The lack of all .NET Core 3.0 and .NET Framework 4.8 technologies, which is what all the users were waiting and expecting for, makes no sense to develop a new version of Visual Studio. And even more so when there are only a few months left to launch .NET Core 3.0 RTM. Microsoft should have waited those few months to have finished .NET Core 3.0 to launch Visual Studio 2019. Then this version would make sense and would be what all the users were waiting for and demanding, because the new version of Visual Studio 2019 has no appeal to upgrade and also a lot of bugs and issues.
    It is striking that Microsoft no longer uses its own technologies. Electron instead of .NET technologies like WPF or Winforms; WordPress instead of ASP.NET for blogs; Twitch.tv instead of Mixer; Promoting and adding features for Python instead of VB.NET; third party companies for Android and iOS apps, and a long etc.

  • Avatar
    Jim Little

    Lots of self-congratulation going on here by Microsoft, but the quality of Visual Studio 2019 sucks. Does Microsoft still do any QA testing? What are the product/program managers doing–playing video games all day?
    I downloaded the entire payload in order to make an offline installation Blu-Ray disc using this command (as detailed here: https://docs.microsoft.com/en-us/visualstudio/install/create-an-offline-installation-of-visual-studio?view=vs-2019):
         vs_community.exe –layout c:\vslayout –lang en-US
    After two days due to the horribly slow connection Microsoft offers to its audience, I ended up with a whopping 26 GB (yes, that’s GIGABYTES) of data that I couldn’t burn on a regular Blu-Ray disc–I needed a dual-layer Blu-Ray disc. Then I thought I had everything I would need to run vs_enterprise.exe from that disc, but nope. I disconnected from the internet and ran vs_enterprise.exe (also tried vs_setup.exe) but only got about 2% in before a popup appeared that some files were needed and that I wasn’t connected to the internet. WTF??????? Is there no offline setup? I wasted two days of downloading to find out that my offline installer is in fact NOT an offline installer?
    These sorts of issues make Microsoft a very annoying company. This product should be offered to MSDN subscribers (or anyone else with a license) as an ISO disc image that WILL WORK OFFLINE.
    What’s the deal?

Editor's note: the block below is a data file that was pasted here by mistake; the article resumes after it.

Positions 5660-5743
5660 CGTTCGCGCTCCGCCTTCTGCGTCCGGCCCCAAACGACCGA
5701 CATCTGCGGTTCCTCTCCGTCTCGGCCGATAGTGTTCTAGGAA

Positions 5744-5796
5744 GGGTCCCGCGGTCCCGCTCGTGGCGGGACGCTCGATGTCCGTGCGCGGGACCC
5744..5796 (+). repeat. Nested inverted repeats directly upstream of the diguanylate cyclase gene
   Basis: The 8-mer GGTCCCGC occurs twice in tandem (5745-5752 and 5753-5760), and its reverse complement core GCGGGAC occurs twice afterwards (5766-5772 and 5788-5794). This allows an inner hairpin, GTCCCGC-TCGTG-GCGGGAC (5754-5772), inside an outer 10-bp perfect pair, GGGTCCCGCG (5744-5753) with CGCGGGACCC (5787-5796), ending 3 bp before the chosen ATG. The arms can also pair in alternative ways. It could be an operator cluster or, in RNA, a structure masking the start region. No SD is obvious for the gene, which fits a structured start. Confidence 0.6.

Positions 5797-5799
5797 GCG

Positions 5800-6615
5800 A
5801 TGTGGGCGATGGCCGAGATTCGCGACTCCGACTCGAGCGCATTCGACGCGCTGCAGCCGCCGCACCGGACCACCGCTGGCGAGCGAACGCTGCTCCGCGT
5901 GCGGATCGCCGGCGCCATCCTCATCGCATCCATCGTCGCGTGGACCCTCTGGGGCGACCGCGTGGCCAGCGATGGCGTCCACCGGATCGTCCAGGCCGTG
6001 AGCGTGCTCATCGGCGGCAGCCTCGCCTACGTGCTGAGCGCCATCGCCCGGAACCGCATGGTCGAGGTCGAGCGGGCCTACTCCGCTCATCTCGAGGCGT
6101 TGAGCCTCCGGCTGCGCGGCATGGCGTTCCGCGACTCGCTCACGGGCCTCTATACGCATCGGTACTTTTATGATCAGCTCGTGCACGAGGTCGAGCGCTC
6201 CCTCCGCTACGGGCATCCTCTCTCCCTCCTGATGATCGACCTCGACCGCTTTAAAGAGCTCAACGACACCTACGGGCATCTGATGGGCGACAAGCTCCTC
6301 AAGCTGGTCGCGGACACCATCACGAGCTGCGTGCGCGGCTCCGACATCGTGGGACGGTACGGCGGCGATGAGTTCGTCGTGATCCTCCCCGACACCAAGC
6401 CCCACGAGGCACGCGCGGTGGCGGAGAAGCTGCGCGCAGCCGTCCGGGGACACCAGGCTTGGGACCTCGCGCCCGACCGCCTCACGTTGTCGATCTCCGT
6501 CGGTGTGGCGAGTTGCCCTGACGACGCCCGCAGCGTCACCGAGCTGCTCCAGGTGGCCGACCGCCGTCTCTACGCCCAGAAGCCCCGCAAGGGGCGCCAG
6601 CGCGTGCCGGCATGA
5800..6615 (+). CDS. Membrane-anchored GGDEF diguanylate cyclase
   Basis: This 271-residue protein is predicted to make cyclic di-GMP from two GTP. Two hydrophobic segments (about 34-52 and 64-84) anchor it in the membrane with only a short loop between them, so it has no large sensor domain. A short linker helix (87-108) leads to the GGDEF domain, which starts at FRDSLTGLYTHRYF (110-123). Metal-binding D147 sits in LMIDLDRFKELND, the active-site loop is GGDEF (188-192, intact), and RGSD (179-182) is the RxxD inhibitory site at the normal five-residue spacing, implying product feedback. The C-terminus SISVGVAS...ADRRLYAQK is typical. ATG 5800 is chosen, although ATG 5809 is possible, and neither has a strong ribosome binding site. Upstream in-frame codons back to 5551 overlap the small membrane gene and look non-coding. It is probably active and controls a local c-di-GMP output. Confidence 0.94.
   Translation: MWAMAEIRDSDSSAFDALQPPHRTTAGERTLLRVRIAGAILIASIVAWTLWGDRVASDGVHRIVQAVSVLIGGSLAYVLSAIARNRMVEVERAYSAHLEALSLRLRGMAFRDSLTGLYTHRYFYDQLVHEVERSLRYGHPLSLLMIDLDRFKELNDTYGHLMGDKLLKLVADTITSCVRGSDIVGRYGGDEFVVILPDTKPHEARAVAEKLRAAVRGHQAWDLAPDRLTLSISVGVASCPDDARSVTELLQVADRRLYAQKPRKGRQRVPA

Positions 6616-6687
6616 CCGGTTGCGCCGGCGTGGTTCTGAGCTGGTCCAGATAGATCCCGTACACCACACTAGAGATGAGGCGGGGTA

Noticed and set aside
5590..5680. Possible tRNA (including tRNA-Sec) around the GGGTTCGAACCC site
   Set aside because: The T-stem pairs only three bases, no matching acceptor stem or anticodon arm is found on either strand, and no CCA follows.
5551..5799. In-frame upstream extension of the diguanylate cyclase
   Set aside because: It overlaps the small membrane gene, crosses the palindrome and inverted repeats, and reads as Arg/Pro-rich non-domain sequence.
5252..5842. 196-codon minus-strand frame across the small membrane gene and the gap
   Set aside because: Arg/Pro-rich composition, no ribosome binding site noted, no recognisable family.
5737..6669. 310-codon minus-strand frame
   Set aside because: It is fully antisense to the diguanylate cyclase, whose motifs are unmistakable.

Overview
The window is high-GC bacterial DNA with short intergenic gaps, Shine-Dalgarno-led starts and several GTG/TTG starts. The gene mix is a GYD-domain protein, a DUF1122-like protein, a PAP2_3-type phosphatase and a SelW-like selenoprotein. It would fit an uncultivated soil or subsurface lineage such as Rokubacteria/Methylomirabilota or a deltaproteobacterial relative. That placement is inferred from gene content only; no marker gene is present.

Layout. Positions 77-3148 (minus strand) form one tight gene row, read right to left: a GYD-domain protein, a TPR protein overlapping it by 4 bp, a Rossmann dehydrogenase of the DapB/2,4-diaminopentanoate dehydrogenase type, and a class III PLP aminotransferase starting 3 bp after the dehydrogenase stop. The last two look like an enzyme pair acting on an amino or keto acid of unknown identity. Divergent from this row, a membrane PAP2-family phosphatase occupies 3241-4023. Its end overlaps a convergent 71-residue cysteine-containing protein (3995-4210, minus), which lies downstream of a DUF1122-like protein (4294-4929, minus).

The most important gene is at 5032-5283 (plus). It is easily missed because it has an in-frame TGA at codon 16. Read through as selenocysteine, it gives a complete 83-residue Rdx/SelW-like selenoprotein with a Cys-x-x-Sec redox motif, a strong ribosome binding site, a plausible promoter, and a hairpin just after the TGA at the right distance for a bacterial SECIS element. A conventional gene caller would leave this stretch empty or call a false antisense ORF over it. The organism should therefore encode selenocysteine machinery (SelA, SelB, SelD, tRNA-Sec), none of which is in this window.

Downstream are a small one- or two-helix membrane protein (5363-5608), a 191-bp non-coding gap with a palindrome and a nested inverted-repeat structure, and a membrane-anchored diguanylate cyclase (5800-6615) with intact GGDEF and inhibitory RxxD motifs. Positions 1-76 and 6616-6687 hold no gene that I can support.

• Avatar
    Jim Little

    Wouldn’t it make more sense to sort these comments in descending order by date??? Especially because after you post, your posting seems to have disappeared when it actually is at the bottom of a list that you have to click several times to get to… Arrgh!

  • Avatar
    Sanjay Shenvekar

    Hi John,
    Just downloaded VS 2019 (released on 2nd April). Looks fantastic!!
    one question though, Can I migrate and deploy my aplications from VS 2017 to VS 2019 on Production? I mean does VS 2019 can be used as an IDE to develop and deploy application on production?
    I got mix answers about it and would be great if you could clarify this a bit.

    Regards
    Sanjay Shenvekar

    • Avatar
      Sebastiao C. Pereira

      Wait for a stable version of Visual Studio once there are a lot of small bugs and malfucntions.  Actually VS 2019 is not RTM yet besides it says so!

  • Avatar
    Mike Diack

    John,Out of sheer frustration (and because us users of VS cannot reach you directly), can I ask you to take a look at the flurry of VS 2017 bugs that are closed BUT NOT fixed. I cite a few examples below. In many cases these are regressions – features that used to work in earlier VS 2017 builds that don’t any more (typically update 8 broke a lot of stuff for a lot of people)….
    Please ask him to look at the number of existing regressions (yes, once working features in VS2017) in VS 2017 Update 8, that have NOT been fixed again as of 2017 Update 9.11.
    Users are now being directed by your tech support staff to install VS 2019 instead, this is just NOT good enough, particularly for users who cannot for tech/legal (e.g. compiler validation) reasons yet update to 2019.